How to Find a Physical Address for a Rural Route

The USPS' LACSLink system converts rural route addresses to street addresses.
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Not everyone enjoys city or suburb living, and some people much prefer living out in the country where things are quieter. These folks can be a bit harder to find, though, especially if they have rural route addresses. A rural route number is used for properties in areas that are not close to larger cities and towns. It is abbreviated "RR." How does one find these places without a physical address?


Rural Address Example

Rural routes can encompass numerous roads and streets, and postal services can change them at any time. If you are not familiar with rural route address formats, the USPS explains that the correct one is RR_____ Box _____. Therefore, one might look something like this: RR 2 Box 152 or RR 9 Box 23A.

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Of course, this information cannot be entered into a GPS. So what can you do if you need to find a physical location based on a rural route address? First of all, you will need the city, state and zip code. Without these, it will be nearly impossible to acquire the information you're seeking. With those details in hand, contact the post office for the zip code in question and see if they can look up the exact street address.


In an urgent but non-emergency scenario, you can try other methods. Identify the contact information for the rural route number's city's 911 center. Do not dial 9-1-1, however. Instead, look online for the center's actual office phone number. You can contact this call center to see whether they can advise you.

Of course, the most logical and perhaps easily overlooked option at your disposal is to contact the person you are trying to find directly. Chances are, if you don't have their contact information at all, you perhaps shouldn't be appearing at their home unexpectedly. Thus, if you cannot just ask for their physical location, you might wish to send them mail at their mailing address first with your inquiry.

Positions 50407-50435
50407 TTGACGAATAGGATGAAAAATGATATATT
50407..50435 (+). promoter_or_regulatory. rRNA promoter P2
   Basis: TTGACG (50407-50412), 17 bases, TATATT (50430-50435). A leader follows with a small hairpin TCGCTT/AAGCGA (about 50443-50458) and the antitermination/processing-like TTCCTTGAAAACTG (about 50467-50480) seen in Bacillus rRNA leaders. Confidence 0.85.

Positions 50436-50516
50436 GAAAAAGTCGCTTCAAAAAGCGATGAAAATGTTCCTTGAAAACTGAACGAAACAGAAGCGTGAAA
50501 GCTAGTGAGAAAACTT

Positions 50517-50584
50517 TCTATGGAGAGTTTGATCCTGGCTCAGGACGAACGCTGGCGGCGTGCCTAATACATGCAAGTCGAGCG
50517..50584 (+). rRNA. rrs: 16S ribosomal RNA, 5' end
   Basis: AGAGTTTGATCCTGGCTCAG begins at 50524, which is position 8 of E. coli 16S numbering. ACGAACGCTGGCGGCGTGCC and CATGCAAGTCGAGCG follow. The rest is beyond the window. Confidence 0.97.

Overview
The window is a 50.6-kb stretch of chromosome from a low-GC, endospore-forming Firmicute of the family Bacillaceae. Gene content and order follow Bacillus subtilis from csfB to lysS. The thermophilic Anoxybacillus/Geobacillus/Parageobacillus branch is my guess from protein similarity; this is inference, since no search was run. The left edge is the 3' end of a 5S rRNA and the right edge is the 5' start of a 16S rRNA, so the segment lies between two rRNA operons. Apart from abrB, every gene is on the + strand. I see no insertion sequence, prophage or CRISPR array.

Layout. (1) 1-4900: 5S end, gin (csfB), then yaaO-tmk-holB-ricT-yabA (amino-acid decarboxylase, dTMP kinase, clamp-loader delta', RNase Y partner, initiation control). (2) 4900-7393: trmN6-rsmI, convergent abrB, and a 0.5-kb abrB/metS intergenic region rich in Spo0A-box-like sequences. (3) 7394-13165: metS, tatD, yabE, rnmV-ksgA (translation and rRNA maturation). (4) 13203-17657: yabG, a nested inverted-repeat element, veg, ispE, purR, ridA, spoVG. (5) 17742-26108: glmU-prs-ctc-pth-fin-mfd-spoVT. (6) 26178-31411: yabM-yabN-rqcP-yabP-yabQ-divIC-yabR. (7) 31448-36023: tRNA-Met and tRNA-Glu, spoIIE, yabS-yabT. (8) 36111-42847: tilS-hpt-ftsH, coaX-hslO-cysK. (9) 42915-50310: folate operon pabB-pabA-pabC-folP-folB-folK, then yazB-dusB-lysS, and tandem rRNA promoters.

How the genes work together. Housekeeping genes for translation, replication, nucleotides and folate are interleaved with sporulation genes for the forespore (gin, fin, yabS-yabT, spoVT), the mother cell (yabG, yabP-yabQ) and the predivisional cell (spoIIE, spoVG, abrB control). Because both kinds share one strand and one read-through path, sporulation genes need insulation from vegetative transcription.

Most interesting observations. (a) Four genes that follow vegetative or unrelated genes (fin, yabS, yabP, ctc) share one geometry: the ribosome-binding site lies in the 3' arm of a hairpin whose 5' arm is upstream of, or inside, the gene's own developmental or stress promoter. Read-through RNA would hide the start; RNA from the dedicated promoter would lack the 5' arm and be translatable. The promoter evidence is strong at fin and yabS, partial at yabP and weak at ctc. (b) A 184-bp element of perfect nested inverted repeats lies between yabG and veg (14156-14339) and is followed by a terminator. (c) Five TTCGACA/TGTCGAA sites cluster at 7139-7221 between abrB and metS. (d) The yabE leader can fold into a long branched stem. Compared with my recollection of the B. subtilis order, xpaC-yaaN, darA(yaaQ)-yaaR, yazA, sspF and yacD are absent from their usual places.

The postal service has a database system that converts rural route numbers into street addresses. It is called LACSLink, which stands for Locatable Address Conversions System. According to Smarty Streets, LACSLink compares rural route addresses against their list of rural, highway and box number addresses and then updates them. This is an ongoing process, with new information constantly being produced.

LACSLink works with the postal service's ZP4 system, another database that has all of the country's addresses, zip codes, mail carrier route numbers and other postal delivery data. This has been especially useful for emergency services providers when they need to help people who have hard-to-find rural route addresses. The systems automatically convert these addresses and can also generate specified address lists when desired.


Companies that use mailing lists can really benefit from LACSLink, and there are businesses that can provide this service. These databases can greatly reduce the amount of undeliverable mail since they provide the most recent address information for recipients. This, in turn, lowers mailing costs and speeds up the delivery time.

You can go online and search for companies outside of the USPS that provide LACSLink access. Some of these are Amerilist, the address verification provider Melissa and Anchor Computer. They charge fees for this valuable service, but if you are an individual looking for one or a few addresses, you can always try contacting the post office first before paying for them.